SECTION III - Rules Extending The Sphere Of Application Of German Law

Author:E. J. Cohn
  1. Like other systems of private international law German law contains a number of rules which result in German law being rendered applicable to cases in which according to more general principles a foreign law should be applicable. The most important of these rules are summarised in the present chapter. There is some connection between the adoption of the nationality rule by German law and the existence of these rules, because the nationality rule more often leads to the application of some foreign rule of law than does the principle of domicile. The rules to be summarised hereunder are partly designed to prevent an undue extension of the number of cases in which German Courts have to apply a foreign rule of law.

  2. According to the governing opinion among German lawyers and especially according to the view adopted in very many decisions by the German Supreme Court, German law recognises the principle usually referred to as the rule of renvoi (Riickverweisung). This principle, which is a well-known feature of many, if not of most, systems of private international law, is intended to solve the following problem, which not infrequently arises in conflict-of-law-cases. The Courts of country A have to deal with a case which under the rules of the private international law of country A is governed by the law of country B. On the other hand according to the rules of private international law of country B, the law of country A applies, in other words the law of country B 'refers the case back' to the rules of country A. The principle of renvoi means that in a case of this type the courts of country A will apply to the law of country B. This is frequently expressed by saying that the courts of country A accept the reference back or renvoi, contained in the law of country B. Another form of expressing the same idea and describing the same problem consists in stating it as follows:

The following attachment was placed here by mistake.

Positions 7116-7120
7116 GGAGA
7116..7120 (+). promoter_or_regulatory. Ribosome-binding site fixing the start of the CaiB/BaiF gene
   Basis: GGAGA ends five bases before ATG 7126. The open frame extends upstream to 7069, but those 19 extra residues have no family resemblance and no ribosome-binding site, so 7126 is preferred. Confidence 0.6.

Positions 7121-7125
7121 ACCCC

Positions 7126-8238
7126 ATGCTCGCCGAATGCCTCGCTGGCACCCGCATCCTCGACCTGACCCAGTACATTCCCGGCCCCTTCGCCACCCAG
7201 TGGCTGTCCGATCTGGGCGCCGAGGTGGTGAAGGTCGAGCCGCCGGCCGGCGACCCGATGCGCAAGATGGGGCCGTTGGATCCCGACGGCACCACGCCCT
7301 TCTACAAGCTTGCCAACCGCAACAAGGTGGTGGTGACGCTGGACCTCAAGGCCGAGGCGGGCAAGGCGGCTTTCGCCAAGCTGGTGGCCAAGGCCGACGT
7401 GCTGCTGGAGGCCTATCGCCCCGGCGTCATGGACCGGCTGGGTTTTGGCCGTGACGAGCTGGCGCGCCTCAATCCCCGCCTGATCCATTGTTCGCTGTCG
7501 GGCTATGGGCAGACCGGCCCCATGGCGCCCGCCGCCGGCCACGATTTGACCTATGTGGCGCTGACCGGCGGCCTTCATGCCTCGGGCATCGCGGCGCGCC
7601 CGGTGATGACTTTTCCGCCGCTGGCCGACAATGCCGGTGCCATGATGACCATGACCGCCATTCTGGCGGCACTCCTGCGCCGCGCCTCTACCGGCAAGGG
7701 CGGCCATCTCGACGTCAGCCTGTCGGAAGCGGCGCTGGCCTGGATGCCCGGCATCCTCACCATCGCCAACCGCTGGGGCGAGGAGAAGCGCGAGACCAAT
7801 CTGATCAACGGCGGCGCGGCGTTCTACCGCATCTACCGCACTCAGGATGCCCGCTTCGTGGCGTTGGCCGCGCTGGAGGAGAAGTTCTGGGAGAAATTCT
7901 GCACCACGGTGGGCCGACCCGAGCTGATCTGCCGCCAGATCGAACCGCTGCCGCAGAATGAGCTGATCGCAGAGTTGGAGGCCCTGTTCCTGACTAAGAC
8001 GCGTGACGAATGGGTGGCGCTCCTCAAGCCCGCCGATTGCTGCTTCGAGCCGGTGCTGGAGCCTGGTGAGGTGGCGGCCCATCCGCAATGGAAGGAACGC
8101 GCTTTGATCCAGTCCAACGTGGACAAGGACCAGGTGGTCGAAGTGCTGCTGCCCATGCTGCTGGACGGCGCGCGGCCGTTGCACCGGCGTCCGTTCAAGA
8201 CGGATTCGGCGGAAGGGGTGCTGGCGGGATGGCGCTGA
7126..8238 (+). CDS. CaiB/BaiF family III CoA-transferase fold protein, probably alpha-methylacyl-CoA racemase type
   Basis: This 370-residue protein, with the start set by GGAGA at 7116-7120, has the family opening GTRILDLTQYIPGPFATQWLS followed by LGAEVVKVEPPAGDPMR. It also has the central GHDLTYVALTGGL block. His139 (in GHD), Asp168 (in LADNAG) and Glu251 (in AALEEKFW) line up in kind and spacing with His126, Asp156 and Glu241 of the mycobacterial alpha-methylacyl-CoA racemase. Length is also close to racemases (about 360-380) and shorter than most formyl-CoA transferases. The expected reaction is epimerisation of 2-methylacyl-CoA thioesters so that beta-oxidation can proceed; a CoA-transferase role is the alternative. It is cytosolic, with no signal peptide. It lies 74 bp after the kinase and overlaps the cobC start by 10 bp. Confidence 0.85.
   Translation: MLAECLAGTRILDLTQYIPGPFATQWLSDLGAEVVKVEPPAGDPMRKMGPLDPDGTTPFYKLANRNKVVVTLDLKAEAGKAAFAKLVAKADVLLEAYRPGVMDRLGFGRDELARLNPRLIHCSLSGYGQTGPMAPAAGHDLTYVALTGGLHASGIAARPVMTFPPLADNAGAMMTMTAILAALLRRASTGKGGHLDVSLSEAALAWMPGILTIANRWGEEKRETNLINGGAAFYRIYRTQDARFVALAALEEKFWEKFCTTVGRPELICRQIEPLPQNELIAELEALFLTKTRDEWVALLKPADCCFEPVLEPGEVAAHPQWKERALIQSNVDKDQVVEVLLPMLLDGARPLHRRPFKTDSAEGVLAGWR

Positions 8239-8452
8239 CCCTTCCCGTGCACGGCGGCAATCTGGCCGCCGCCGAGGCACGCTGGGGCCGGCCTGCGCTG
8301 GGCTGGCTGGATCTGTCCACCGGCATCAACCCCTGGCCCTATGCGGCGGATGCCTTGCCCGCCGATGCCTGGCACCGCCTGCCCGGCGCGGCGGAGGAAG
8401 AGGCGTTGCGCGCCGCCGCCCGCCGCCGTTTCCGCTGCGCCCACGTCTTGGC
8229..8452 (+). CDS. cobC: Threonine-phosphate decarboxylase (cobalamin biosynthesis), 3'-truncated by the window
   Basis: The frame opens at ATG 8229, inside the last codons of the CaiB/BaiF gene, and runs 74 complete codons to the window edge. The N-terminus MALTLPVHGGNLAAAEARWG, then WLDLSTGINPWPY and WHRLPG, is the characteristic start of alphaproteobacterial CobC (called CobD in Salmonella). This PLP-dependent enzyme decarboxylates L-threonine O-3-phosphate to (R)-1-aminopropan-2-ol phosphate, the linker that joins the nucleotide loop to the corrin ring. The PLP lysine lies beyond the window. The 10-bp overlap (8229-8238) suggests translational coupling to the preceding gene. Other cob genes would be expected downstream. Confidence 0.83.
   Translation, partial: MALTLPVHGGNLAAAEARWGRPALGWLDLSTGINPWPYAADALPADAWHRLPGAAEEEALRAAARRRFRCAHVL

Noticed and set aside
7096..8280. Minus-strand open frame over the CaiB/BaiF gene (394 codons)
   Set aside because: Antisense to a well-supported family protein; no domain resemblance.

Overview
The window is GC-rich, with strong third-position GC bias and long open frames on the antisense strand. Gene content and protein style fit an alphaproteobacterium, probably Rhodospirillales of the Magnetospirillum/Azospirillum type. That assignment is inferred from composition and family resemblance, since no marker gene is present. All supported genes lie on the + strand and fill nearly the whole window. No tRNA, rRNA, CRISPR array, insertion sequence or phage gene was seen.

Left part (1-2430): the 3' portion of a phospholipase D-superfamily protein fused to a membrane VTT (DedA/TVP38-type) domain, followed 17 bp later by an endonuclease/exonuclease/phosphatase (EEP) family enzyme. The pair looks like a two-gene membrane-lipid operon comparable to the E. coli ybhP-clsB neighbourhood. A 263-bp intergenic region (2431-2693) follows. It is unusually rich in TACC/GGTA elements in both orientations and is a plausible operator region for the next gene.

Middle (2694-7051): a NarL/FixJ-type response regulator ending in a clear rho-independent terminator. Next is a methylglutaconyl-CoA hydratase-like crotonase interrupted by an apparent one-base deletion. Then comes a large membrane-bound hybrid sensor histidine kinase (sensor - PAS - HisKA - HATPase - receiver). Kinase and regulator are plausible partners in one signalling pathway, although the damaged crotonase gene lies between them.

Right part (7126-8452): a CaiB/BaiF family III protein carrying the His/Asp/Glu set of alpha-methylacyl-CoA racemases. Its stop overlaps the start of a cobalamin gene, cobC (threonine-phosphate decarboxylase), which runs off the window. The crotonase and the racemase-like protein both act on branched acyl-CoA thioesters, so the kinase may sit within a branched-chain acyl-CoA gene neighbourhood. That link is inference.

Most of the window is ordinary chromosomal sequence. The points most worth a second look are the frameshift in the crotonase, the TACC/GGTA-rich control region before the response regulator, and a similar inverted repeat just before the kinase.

Is a reference in the conflict rules of country A to the law of country B merely a reference to the substantive law of country A or also a reference to the conflict-of-law rules of country B? If the first alternative were accepted the renvoi would be 'rejected ', because the courts of country A need not have any regard to the conflict rule of country B. If the second alternative is accepted, there is a renvoi, because the courts of country A will apply the conflict rule of country B, which results in the application of the law of country A. The problem is of particular importance in the relationship between the Continental systems of private international law and the commonlaw-systems, because the fact that the former use nationality and the latter domicile as the point of contact results in producing many instances of renvoi.

    EXAMPLE: A German Court has to decide whether A, an Englishman domiciled in Cologne has capacity to conclude a contract. The German rules of conflict of law use nationality as the point of contact. The German Court would in...

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